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Australia Cuts Rates to Record 2%
World Economy

Australia Cuts Rates to Record 2%

Australia cut interest rates to a fresh record low and said there are signs of improving household spending, sending the currency and bond yields higher as markets bet policy makers won’t ease further.
The central bank lowered the key rate to 2 percent from 2.25 percent Tuesday, as predicted by traders and economists. Governor Glenn Stevens said in an accompanying statement “the inflation outlook provided the opportunity for monetary policy to be eased further, so as to reinforce recent encouraging trends in household demand,” Bloomberg reported.
While weaker business investment and subdued spending by the government is weighing on the economy, encouraging the RBA to cut, there are signs that low borrowing costs are starting to spur stronger demand from households. Stevens cited a better jobs market and gave no indication the central bank was considering a further easing.
“The Australian dollar is definitely trading as though investors think the RBA has drawn the line at 2 percent,” said Sean Callow, a strategist at Westpac Banking Corp. in Sydney, which forecast today’s cut and then no change into 2016. “The statement reinforces that outlook, with the more upbeat commentary on household demand and employment.”
The Aussie climbed more than half a US cent after the decision and was trading at 79.03 cents at 3:45 p.m. in Sydney from 78.53 cents prior to the release. Australia’s three-year bond yield rose by the most in three months, rising 12 basis points to 2.03 percent -- above the Reserve Bank of Australia’s cash rate for the first time since November.
Swaps traders are betting that 2 percent is as low as the RBA will go. After the move, they were pricing in a 59 percent chance the benchmark will be at that level in October.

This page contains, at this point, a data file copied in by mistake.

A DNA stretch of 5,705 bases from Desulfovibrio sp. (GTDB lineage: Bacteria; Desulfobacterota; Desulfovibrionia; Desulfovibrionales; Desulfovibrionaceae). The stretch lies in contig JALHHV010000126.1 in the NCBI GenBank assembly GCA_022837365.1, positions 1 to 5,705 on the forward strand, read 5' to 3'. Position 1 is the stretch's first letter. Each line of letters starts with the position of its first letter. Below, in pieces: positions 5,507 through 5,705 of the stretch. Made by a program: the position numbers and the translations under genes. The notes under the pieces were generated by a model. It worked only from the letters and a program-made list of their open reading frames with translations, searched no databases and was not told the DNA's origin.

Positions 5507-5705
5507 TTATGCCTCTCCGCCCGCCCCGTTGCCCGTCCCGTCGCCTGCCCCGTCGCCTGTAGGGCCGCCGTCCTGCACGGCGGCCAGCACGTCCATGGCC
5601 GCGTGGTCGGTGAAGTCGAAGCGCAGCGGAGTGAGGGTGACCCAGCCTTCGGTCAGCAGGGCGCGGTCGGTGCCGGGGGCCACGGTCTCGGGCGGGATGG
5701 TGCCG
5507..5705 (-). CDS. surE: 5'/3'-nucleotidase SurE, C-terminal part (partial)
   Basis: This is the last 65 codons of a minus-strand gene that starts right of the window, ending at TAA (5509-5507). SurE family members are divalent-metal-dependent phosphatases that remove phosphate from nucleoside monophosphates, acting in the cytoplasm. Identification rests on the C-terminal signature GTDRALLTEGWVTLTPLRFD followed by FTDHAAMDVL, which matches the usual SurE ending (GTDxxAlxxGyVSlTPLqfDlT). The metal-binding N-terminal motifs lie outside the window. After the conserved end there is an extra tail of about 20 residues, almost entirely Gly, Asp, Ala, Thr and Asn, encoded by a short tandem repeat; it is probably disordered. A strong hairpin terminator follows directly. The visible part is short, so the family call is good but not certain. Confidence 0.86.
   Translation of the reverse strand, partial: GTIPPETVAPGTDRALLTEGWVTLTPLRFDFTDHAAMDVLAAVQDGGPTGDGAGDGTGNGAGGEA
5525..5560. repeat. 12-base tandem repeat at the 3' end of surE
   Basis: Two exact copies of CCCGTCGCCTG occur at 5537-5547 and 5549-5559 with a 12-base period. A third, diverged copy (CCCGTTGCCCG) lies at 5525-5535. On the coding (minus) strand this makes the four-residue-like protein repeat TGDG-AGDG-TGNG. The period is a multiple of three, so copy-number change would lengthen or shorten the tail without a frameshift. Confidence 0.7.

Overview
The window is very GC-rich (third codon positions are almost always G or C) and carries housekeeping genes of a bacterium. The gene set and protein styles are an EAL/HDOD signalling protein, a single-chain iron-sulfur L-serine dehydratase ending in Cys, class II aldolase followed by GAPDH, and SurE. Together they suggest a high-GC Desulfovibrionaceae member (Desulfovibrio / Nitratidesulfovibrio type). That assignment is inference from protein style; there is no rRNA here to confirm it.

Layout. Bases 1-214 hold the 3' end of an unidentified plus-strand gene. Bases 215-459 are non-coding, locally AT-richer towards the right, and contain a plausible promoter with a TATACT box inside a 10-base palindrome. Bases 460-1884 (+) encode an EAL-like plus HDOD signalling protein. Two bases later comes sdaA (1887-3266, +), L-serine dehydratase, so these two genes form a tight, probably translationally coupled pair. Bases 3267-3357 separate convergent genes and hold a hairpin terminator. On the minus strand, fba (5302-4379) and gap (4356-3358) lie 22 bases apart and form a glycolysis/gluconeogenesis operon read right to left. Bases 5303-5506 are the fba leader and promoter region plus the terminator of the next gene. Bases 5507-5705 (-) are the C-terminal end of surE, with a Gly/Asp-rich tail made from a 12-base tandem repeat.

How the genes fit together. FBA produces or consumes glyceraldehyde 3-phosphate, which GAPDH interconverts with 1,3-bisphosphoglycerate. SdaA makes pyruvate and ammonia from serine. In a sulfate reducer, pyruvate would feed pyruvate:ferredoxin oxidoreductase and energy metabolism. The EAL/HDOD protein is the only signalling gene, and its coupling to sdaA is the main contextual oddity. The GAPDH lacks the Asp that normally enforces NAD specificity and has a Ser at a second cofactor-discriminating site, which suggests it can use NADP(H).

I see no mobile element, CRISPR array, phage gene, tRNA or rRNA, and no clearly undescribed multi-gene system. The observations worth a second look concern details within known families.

The country’s benchmark equities gauge, the S&P/ASX 200 Index, slipped 0.1 percent to 5,816.90.

 Economic Outlook
The central bank will release updated quarterly economic forecasts Friday, providing an insight into the growth outlook.
The currency is proving inconvenient in the RBA’s efforts to rebalance the economy, having jumped 4 percent since the April 7 meeting and the best performer among major currencies after the Norwegian Krone over the period.
“The Australian dollar has declined noticeably against a rising U.S. dollar over the past year, though less so against a basket of currencies,” Stevens said. “Further depreciation seems both likely and necessary, particularly given the significant declines in key commodity prices.”
Iron ore, Australia’s biggest export, sank to a 10-year low at the start of April before going on to cap the biggest monthly gain in almost two years as BHP Billiton Ltd. said it was deferring port works, restraining the pace of its expansion.
The outlook for Australia’s key trading partner, China, remains clouded as growth cools in the world’s second-largest economy.

 

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